Peter Dula reflects on the meaning of theology and of Easter in the light of his time in Iraq:
During Holy Week of 2004 I was in Baghdad, where I worked as coordinator of the Iraq program for the Mennonite Central Committee. That was the week that the stupidity of the Iraq war became unavoidably obvious, at least outside the Beltway. On Palm Sunday, the day the people of Jerusalem took to the streets to welcome a messiah they did not comprehend any more than we do, thousands of Moqtada al-Sadr’s followers shut down central Baghdad’s streets, protesting the arrest of a top aide and the closing of al-Sadr’s newspaper.
Later that week-the week when we celebrate Christ’s triumph over death, and forgiveness over vengeance-the American military unleashed an assault on Fallujah in which 518 Iraqis were killed, including 237 women and children. In an Easter Sunday letter to the Chapel Hill Mennonite Fellowship I wrote: “Jesus has indeed risen even if it was a hell of a long time ago and even if there is no evidence of it in Baghdad.” At a church the night before, I had listened to a priest preach on a story from St. Ephraim, then announce the times for the next day’s Mass, adding an ominous caution: “Please go directly home. Do not linger and do not walk home in large groups.”
Peter's conclusion offers little comfort but a reminder of the reality that the path to the resurrection is not one goes anywhere except through Good Friday.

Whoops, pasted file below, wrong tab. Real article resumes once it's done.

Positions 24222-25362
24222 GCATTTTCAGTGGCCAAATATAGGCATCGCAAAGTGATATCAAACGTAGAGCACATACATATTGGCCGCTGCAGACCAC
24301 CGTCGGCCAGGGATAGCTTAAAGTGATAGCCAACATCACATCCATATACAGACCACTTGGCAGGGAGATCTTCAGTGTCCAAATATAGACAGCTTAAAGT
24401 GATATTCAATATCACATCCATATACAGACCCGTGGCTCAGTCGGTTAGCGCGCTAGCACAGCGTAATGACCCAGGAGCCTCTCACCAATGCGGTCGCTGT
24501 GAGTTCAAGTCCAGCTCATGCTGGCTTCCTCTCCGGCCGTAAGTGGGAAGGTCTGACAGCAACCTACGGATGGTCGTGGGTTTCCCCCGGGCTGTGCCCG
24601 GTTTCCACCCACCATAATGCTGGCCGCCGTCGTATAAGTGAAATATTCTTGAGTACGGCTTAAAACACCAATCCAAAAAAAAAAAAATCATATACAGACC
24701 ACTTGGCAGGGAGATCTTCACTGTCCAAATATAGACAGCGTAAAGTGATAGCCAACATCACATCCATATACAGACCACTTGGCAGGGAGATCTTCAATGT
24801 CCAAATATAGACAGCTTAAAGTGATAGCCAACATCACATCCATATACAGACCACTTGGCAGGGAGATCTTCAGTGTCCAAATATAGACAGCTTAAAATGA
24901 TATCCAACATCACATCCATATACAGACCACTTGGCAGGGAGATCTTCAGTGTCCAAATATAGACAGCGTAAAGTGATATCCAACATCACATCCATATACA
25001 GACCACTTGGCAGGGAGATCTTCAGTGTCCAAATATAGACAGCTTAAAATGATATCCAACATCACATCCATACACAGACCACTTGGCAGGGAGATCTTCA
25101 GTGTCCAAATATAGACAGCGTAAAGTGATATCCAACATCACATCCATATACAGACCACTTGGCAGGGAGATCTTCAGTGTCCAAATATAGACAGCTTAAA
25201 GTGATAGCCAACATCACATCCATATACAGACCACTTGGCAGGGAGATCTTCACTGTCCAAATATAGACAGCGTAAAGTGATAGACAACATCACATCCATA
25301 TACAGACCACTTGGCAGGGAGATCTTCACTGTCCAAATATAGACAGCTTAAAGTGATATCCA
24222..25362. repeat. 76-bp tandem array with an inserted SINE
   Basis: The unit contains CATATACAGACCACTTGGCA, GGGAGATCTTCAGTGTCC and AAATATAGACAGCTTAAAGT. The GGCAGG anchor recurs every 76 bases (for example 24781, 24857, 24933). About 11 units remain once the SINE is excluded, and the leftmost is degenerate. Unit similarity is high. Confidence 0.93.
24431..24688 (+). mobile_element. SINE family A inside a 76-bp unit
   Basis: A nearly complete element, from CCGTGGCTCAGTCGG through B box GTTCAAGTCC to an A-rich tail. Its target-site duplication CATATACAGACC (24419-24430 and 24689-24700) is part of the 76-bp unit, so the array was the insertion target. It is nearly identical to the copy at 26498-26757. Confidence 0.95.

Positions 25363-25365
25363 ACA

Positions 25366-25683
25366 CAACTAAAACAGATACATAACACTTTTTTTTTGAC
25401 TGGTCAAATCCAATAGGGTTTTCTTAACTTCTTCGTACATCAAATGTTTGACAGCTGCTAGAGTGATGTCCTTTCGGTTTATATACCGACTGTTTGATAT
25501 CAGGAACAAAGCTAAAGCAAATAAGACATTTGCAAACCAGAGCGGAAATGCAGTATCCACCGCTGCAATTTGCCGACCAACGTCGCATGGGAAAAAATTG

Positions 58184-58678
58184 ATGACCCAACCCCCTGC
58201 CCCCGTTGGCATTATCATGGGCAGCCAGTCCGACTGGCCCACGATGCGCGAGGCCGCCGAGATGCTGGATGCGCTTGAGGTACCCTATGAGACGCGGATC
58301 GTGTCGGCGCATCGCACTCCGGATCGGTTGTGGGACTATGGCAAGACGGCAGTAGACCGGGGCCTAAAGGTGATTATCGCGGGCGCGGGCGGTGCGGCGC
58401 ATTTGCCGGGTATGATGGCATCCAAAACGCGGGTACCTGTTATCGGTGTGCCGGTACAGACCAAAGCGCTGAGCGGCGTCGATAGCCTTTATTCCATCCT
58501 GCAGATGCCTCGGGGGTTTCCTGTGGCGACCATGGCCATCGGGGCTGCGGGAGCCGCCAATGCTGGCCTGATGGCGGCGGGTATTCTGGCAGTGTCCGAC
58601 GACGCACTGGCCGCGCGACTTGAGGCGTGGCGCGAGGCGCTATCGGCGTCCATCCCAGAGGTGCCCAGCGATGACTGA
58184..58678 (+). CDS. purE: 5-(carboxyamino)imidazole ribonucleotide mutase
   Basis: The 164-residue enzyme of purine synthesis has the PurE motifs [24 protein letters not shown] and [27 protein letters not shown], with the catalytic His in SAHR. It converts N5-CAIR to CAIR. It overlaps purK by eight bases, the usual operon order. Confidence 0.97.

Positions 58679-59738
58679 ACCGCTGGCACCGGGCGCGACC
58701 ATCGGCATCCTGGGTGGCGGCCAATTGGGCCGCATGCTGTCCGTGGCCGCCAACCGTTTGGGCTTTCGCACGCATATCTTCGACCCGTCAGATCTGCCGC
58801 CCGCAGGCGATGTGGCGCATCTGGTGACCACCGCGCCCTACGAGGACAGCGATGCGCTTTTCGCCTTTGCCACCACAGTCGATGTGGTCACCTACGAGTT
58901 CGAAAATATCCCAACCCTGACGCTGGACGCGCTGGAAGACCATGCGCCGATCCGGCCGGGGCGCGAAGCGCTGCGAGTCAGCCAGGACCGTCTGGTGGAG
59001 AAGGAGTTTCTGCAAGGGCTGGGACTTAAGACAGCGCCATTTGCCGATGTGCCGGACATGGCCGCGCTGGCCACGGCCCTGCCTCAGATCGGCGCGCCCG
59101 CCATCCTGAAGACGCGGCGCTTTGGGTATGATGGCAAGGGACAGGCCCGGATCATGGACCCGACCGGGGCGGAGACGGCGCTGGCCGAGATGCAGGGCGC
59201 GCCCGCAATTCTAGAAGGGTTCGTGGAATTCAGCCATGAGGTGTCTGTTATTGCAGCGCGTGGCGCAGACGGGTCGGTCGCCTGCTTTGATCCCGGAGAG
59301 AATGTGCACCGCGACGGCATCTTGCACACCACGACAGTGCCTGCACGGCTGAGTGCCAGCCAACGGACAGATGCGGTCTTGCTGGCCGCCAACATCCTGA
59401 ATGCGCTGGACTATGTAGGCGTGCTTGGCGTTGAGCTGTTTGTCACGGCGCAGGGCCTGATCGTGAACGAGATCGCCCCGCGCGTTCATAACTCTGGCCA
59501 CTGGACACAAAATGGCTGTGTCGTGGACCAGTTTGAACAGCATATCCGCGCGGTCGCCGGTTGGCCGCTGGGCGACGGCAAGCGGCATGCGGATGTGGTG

Why is it a theological failure, if it is, to say that “Jesus is risen even though it was a long time ago and there is no evidence of it in Baghdad”? What is theology? Say that theology calls us to remember the eschaton, to remember that the end times are not on their way but began at Golgotha two thousand years ago. Say that theology means negotiating the edges between celebrating the already and mourning the not-yet, and confessing that we rarely know which is which-and still less whether to mourn or to celebrate that ignorance. Say that theology means wondering if the church is a two-thousand-year-old dance before the empty tomb or a two-thousand-year-old funeral at the foot of the Cross. Say that doing theology means recovering a sense of the world as shot through with grace and beauty-and hoping that world looks like a garden in bloom, but fearing it looks like the lawn outside Peter and Paul Chaldean Catholic Church. Say, finally, that discipleship means inhabiting such contradictions; that theology itself dwells in them, as evoked in Hebrews 2:7-9:
"You made him for a little while lower than the angels, you crowned him with glory and honor, you placed all things in subjection under his feet. At present we do not yet see all things subjected to him; but we do see Jesus, who was for a little while made lower than the angels, is crowned with glory and honor because of the suffering of death."
We do see Jesus-the broken and bloody body of Christ-scattered across the margins of the American empire. If that is helpful, it may be because we know who Jesus is and what his death meant and can therefore get a handle on what senseless death means. But I doubt it. I also doubt we know what senseless death means and can therefore get a handle on what the Cross meant. If theology is helpful it is not because it allows us to say anything, but because it pushes us toward silence; it unveils our ignorance and makes it hurt.
For the full article see Commonweal, 28 March issue:
G K Chesterton captured something of this in the lines of his poem, "The Ballad of the White Horse" (I think):
I tell you naught for your comfort
Yea, naught for your desire
Save that the sky grows darker yet
And the sea rises higher